Renee Cox, The Yo Mama, 1993. Archival digital ink-jet print on cotton rag, 4x7feet.
The Jamaica Observer published a wonderful spread on The Kiln-dom of Nakazzi Hutchinson and the "evening of exquisite art” hosted by Supreme Ventures director Steven Hudson. Hutchinson is an artist who also sees herself as an inventor. “I invented the process of the glass mask purely by chance, ...the driftwood and the materials signify natural hair, locs and natural beauty — the essence of a Jamaican woman”.
As seen in VOGUE | Christian Louboutin (right) hosted a celebration of Ebony G. Patterson’s solo show . . while the dew is still on the roses . . . at the Pérez Art Museum Miami. Standing left is Swizz Beatz, a longtime supporter of the artist; who introduced Louboutin to Patterson’s work.
Above left is the cover of the digital publication produced on the occasion of Ebony's fourth solo exhibition at the Monique Meloche Gallery, Chicago. High quality photographs offer a near immersive experience of the show. Other catalogues available include Dead Treez and ...when the grow up... Click here to see.
"Curved-bay-shaped sign adorned with contemporary textures and a tropical turquoise colour, with lush landscaping, clean, white, bold lettering and white cuboid forms on the background. Tropical contemporary interpretation of a traditional resort along a bay, which will stand as a beacon of innovation, illuminated with varying colours during the night with the options of being distinguished when required..to aid the celebration of seasons, as ‘Montego Bay’ – the dominant words – will be able to reflect the colours of each respective season."
Dual façade digital installation
Montego Bay, St James
The Tourism Enhancement Fund (TEF) has committed over $17.5 million to mobilize Jamaica’s first Walking Street Museum on Duke Street as part of downtown Kingston’s redevelopment plans. The Duke Street Refurbishing Project will include placement of street art --- sculptures, murals, low and high relief figures and storyboards --- depicting Duke Street’s history along various locations of the roadway. The work is expected to commence by the second quarter of 2019 and will be managed by the Kingston Restoration Company as part of a public-private initiative to upgrade the target area, which falls between Port Royal Street and East Queen Street. Director of Projects at the TEF Yohan Rampair says that the walking museum is seen as a way to create an enduring and unique attraction for visitors while serving as a vehicle to preserve an important part of the nation’s history.
Basil Watson has been selected to create a monument in honour of the American civil rights icon, Martin Luther King Jr. The 12ft bronze statue is expected to be completed in 2019 and will be located on Martin Luther King Jr Drive, Atlanta near to CNN headquarters and the Mercedes Benz Stadium. "It is fitting that a Jamaican should be selected to create a statue of the famous Civil Rights martyr and Nobel laureate. On his much celebrated first visit to Jamaica in 1965, King said he never felt more at home anywhere in the world and declared “In Jamaica, I feel like a human being.”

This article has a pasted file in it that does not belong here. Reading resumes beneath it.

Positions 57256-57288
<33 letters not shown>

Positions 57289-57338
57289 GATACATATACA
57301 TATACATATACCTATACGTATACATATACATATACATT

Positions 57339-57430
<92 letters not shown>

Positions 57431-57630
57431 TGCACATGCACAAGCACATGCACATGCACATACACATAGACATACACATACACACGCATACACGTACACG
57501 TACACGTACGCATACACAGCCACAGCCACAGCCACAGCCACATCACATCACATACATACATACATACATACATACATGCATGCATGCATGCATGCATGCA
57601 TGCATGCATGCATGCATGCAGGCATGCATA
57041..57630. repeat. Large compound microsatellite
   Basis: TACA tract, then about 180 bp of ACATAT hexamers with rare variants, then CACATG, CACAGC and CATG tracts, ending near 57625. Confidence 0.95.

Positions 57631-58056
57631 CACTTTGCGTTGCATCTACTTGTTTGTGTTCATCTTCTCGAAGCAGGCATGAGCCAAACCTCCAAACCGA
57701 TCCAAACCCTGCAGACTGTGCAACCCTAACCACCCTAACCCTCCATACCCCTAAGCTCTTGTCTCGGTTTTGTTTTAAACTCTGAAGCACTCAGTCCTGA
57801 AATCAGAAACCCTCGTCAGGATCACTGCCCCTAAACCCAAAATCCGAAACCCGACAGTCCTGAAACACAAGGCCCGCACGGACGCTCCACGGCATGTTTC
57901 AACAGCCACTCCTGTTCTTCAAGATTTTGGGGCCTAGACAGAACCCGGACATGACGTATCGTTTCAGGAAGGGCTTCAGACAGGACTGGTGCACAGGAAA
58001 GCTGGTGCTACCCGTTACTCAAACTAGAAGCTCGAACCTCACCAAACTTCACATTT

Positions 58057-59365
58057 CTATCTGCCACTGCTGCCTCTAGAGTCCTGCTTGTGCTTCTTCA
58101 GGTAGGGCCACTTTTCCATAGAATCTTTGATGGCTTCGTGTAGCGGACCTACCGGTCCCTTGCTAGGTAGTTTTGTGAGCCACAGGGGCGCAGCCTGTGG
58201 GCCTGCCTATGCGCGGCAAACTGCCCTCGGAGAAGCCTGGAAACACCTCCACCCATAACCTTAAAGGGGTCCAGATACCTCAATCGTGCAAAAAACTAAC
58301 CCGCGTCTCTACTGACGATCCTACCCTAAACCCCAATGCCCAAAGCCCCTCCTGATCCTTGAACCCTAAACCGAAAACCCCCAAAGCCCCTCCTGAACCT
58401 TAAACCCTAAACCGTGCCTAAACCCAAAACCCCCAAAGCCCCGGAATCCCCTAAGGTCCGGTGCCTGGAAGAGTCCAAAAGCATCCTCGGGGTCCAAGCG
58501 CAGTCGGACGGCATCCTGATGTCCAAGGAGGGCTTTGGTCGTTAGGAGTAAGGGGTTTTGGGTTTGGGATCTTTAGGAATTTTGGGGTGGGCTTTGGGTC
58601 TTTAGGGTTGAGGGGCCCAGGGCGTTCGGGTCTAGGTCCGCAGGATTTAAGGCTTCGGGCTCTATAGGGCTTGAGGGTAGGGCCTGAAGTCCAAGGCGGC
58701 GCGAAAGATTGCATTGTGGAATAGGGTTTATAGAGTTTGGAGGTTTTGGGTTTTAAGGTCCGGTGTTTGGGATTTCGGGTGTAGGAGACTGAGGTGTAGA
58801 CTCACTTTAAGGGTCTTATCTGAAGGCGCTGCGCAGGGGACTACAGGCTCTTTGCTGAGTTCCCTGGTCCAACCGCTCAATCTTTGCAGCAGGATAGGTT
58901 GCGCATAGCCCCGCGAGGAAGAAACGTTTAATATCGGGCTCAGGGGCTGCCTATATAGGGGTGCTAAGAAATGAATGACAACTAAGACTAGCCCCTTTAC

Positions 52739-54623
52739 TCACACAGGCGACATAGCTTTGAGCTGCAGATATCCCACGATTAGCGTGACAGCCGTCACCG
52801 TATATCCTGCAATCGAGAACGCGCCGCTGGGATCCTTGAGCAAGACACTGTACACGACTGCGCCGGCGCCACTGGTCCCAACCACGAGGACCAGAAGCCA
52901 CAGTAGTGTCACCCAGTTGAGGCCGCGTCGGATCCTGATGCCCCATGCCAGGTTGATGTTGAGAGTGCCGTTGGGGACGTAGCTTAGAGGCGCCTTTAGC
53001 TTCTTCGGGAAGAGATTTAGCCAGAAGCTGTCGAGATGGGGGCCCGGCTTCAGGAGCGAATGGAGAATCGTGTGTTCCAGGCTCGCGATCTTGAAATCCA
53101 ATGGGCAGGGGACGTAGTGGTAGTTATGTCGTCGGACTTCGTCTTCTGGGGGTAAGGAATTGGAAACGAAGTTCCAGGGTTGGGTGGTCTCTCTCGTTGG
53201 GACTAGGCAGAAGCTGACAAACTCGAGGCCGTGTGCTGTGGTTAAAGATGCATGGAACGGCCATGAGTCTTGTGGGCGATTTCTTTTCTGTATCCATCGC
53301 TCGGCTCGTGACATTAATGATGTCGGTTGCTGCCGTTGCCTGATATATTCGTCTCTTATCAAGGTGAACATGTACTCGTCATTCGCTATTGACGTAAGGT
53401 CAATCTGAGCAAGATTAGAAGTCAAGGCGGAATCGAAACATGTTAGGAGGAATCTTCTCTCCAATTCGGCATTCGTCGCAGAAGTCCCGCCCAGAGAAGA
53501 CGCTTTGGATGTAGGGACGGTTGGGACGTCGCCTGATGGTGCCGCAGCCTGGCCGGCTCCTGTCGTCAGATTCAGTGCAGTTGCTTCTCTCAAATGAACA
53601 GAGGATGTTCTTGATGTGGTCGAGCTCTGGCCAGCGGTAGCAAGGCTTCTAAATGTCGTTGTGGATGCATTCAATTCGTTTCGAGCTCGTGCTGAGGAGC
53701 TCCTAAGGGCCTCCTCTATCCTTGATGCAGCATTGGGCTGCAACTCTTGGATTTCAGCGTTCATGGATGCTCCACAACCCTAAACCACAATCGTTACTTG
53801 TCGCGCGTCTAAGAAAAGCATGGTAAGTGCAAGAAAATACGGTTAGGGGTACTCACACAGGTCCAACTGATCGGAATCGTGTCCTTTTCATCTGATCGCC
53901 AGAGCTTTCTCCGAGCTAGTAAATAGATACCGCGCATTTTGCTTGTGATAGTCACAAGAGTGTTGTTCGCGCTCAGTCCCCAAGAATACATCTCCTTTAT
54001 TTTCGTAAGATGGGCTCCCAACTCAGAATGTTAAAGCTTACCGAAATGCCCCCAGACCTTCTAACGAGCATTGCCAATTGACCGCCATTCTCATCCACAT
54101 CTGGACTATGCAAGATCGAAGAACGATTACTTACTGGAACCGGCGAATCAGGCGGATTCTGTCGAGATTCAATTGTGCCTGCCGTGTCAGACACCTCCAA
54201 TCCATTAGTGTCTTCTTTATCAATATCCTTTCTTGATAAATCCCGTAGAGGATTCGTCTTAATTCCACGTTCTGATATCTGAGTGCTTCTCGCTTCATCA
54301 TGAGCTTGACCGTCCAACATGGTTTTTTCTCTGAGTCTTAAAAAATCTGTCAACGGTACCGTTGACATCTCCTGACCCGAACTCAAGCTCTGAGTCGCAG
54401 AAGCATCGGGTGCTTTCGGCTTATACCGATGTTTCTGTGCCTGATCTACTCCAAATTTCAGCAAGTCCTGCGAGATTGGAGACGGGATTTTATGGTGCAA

JUST BECAUSE WE LOVE THE TITLE OF THIS WORK | By Grenada-born British artist Denzil Forrester, called Duppy Deh (2018). Forrestor focuses on painting places, constructed from memories of home or a feeling of home. After nearly a lifetime of being "marginalized" he is now represented by Stephen Friedman Gallery in London according to an [ARTnews] story. Forrestor's recent show From Trench Town to Porthtowan was curated by Peter Doig.
Nicky Byron, (pictured left with a Lancelot Fearon nude) co-owner of Kingston's Island Art and Framing, has given in to a yearning to add her own “two strokes” to the showroom and both unveiled and sold-off her first-ever art collection, entitled (sic) Artist Peace Of Mind. Read the full Observer story here.
Good wishes and congratulations are in order for curator Nicole Smythe-Johnson and artist Rodell Warner on their nuptials.
Their wedding picture appears here without permission, but because it was publicly posted, and because we believe there is nothing more beautiful or valuable or inspirational than love, we hope they won't mind too much.
Lawrence Edwards (1922-2018) Born in St Thomas, Edwards attended the Jamaica School of Arts and Craft and also studied with Edna Manley. His exhibition career started in 1960 at the Hills Gallery and his works were most recently seen in the National Gallery West's 2018 exhibition “The Art of Jamaican Sculpture”. His work Rapture, (1992), a 58" tall guango sculpture, pictured here, forms a part of Aaron and Marjorie Matalon's Gifts for the Nation donation to the National Gallery of Jamaica.
Keith Patrick Byles (1927-2018) Artist and communications professional
is remembered by the Gleaner's arts editor Amitabh Sharma in a glowing tribute: "There are seldom occasions and there are rarely people to describe that put one at a loss for words - where similes and attributes seem to lose their sheen. Perhaps, in essence it would be akin to trying to match the intensity of sunlight with a lamp. K. Patrick Byles was one such person whose larger-than-life persona went over, beyond, and above his physical attributes."